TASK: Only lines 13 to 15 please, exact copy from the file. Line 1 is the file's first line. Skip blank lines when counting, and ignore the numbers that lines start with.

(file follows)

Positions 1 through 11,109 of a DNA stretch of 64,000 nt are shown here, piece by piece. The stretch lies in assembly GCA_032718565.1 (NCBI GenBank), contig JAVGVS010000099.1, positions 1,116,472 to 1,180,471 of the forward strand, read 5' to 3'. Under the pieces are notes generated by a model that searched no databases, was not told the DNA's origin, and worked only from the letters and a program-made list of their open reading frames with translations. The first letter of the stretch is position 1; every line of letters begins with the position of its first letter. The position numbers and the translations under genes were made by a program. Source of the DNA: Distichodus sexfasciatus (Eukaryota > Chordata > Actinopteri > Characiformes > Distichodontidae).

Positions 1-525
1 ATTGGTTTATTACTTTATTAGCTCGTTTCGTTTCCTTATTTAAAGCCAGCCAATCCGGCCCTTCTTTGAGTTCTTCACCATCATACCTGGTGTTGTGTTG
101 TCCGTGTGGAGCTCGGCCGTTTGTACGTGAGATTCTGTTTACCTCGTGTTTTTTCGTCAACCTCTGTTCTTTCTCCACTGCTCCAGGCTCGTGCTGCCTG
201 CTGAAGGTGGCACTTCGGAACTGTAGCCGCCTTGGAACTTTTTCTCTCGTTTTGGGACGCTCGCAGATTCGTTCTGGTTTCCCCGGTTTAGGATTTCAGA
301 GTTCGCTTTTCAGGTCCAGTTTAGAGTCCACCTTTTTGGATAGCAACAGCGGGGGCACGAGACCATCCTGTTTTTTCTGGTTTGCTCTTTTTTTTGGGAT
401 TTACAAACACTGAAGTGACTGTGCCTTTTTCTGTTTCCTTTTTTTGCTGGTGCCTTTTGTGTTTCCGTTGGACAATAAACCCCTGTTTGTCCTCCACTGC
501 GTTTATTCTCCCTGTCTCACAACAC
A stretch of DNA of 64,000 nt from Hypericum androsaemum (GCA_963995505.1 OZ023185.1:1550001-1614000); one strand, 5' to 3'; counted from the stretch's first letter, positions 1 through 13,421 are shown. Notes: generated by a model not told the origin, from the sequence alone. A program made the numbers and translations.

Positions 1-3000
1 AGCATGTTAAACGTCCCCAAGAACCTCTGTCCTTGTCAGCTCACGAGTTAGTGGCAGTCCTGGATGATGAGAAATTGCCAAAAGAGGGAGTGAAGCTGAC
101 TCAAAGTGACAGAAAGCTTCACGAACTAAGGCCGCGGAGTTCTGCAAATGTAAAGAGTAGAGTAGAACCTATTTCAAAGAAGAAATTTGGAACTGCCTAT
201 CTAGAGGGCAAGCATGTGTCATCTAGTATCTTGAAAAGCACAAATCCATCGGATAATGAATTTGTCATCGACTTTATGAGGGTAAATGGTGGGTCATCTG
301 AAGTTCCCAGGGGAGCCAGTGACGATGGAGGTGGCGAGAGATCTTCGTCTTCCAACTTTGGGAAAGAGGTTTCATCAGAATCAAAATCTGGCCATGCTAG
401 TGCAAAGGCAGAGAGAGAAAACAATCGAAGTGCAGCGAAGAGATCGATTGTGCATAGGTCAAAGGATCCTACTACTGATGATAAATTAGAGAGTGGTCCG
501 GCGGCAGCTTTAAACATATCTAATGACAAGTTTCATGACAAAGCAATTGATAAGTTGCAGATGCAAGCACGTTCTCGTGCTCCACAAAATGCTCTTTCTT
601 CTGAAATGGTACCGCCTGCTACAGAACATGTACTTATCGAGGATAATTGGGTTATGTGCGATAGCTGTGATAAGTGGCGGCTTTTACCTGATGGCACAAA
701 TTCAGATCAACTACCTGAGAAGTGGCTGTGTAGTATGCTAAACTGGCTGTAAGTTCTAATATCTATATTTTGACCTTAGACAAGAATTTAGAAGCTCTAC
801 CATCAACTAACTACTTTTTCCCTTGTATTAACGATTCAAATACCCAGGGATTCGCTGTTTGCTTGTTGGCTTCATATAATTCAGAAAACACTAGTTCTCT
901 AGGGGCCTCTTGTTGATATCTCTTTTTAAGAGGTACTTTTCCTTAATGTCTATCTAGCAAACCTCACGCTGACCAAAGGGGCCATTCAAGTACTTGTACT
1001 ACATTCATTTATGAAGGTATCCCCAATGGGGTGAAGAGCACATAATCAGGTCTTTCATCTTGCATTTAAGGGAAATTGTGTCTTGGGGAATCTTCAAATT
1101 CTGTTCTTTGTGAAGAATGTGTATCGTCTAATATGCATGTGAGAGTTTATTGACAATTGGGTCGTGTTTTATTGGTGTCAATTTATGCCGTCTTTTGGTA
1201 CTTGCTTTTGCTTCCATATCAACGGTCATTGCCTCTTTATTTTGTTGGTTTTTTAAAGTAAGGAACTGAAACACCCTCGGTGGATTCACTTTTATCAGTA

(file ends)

201 CTAGAGGGCAAGCATGTGTCATCTAGTATCTTGAAAAGCACAAATCCATCGGATAATGAATTTGTCATCGACTTTATGAGGGTAAATGGTGGGTCATCTG
301 AAGTTCCCAGGGGAGCCAGTGACGATGGAGGTGGCGAGAGATCTTCGTCTTCCAACTTTGGGAAAGAGGTTTCATCAGAATCAAAATCTGGCCATGCTAG
401 TGCAAAGGCAGAGAGAGAAAACAATCGAAGTGCAGCGAAGAGATCGATTGTGCATAGGTCAAAGGATCCTACTACTGATGATAAATTAGAGAGTGGTCCG